The Project & Kumbira

“The Kumbira Forest Project” aims at protecting forests for the benefit of Threatened Angolan birds. A significant part of this work, and currently the main focus of this project, is a research towards my PhD thesis, entitled: “Effects of deforestation and forest degradation on the endemism-rich bird communities of the Angolan Scarp Forests”. The main objectives are to:
  • Assess the historical changes in land-use and their effect on biodiversity.
  • Evaluate the relationship between local avian diversity and different land-uses.
  • Establish bird responses and adaptability to human-caused changes.
  • Propose strategies (such as REDD+) to assure the conservation of bird species and forests.
All this will be done in order to produce science-based guidelines for the management and conservation of the Angolan Scarp Forest.

The project will be conducted in Kumbira Forest, the largest remaining and single most representative area of the central Angolan Scarp. It is located in the Gabela/Conda area of the Kwanza Sul province and hosts significant populations of three of the four Endangered central scarp endemics (Mills 2010).
Location of Kumbira Forest (green) in the Kwanza Sul province. Map made by A.Cáceres with QGis 

This forest occurs in a narrow belt at an altitude of 750 to 1250 meters above sea level. The habitat varies from moist, tall forests to drier and more tangled forests, and includes small  patches of Afromontane forests in gullies at higher altitude (Mills 2010). Most, if not all, of the forest is secondary, with large areas of low intensity agricultural such as abandoned coffee plantations, which have a canopy of tall trees and an understorey composed of native shrubs and old coffee plants (Sekercioglu and Riley 2005).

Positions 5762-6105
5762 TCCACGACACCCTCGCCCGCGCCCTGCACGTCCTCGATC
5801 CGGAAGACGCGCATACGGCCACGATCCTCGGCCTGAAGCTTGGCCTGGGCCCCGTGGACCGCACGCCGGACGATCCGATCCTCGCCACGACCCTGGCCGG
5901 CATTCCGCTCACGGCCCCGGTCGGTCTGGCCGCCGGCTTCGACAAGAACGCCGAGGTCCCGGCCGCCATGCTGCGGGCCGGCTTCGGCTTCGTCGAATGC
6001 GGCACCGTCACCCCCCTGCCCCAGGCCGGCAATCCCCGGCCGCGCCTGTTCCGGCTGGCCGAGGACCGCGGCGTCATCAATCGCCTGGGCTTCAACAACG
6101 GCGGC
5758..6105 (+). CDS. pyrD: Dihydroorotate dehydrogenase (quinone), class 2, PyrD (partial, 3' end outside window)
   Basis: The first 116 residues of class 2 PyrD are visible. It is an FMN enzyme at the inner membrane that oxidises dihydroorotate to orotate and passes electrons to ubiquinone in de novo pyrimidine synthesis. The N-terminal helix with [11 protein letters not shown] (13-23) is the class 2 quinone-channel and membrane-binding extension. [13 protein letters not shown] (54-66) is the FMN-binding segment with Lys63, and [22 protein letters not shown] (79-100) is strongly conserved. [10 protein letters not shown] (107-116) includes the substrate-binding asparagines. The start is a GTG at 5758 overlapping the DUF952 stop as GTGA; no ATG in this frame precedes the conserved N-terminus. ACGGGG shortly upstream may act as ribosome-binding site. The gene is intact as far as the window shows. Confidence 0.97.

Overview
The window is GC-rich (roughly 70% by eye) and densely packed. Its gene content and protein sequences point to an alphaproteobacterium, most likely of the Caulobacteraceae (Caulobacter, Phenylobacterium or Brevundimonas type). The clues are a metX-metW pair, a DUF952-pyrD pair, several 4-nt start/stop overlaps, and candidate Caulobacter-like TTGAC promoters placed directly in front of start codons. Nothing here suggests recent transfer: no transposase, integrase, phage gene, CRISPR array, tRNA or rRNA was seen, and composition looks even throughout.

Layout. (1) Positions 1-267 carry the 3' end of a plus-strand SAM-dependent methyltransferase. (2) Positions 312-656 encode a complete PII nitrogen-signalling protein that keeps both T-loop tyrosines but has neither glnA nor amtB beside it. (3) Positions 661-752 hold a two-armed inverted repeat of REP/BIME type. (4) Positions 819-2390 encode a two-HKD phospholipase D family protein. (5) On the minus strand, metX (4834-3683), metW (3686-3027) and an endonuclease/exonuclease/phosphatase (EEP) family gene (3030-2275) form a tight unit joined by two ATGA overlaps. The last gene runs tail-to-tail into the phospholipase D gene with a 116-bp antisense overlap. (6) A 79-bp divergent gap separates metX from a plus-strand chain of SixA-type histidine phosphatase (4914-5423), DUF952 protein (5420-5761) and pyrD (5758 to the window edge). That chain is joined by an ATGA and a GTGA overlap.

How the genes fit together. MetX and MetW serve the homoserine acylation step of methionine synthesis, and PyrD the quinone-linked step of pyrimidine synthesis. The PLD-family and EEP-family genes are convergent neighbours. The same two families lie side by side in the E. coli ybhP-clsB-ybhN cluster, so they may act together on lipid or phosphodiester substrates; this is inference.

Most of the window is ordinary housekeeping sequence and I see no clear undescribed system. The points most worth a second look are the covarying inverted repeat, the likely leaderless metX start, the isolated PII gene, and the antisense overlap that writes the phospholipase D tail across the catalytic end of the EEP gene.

Abandoned plantation with high canopy trees in Kumbira
The most common tree species in Kumbira are Albizia gummifera, Kigelia africana, Ceiba speciosa, Celtis africana, Morus alba, Erithryna abyssinica, Sphatodea campanulata, Commiphora edulis, Ficus sp., Ptaeroxylon obliquum, Diospyrus lycioides, Sterculia sp. and Shizophiton rautanenii. Many secondary forests are dominated by Bersama abyssinica. According to the local population this species was planted in the area in order to obtain wood for construction and charcoal. Stands of Grevillea robusta are also found in some areas of Kumbira. This species was probably planted to provide extra shade to plantations of Coffea canephora and Coffea welwitschii (F. Maiato pers. com.).

* Mills, M. 2010. Angola’s central scarp forests: patterns of bird diversity and conservation threats. Biodiversity and Conservation 19:1883-1903.
* Sekercioglu, Ç. and A. Riley. 2005. A brief survey of the birds in Kumbira Forest, Gabela, Angola. Ostrich 76:111-117.

No comments:

Post a Comment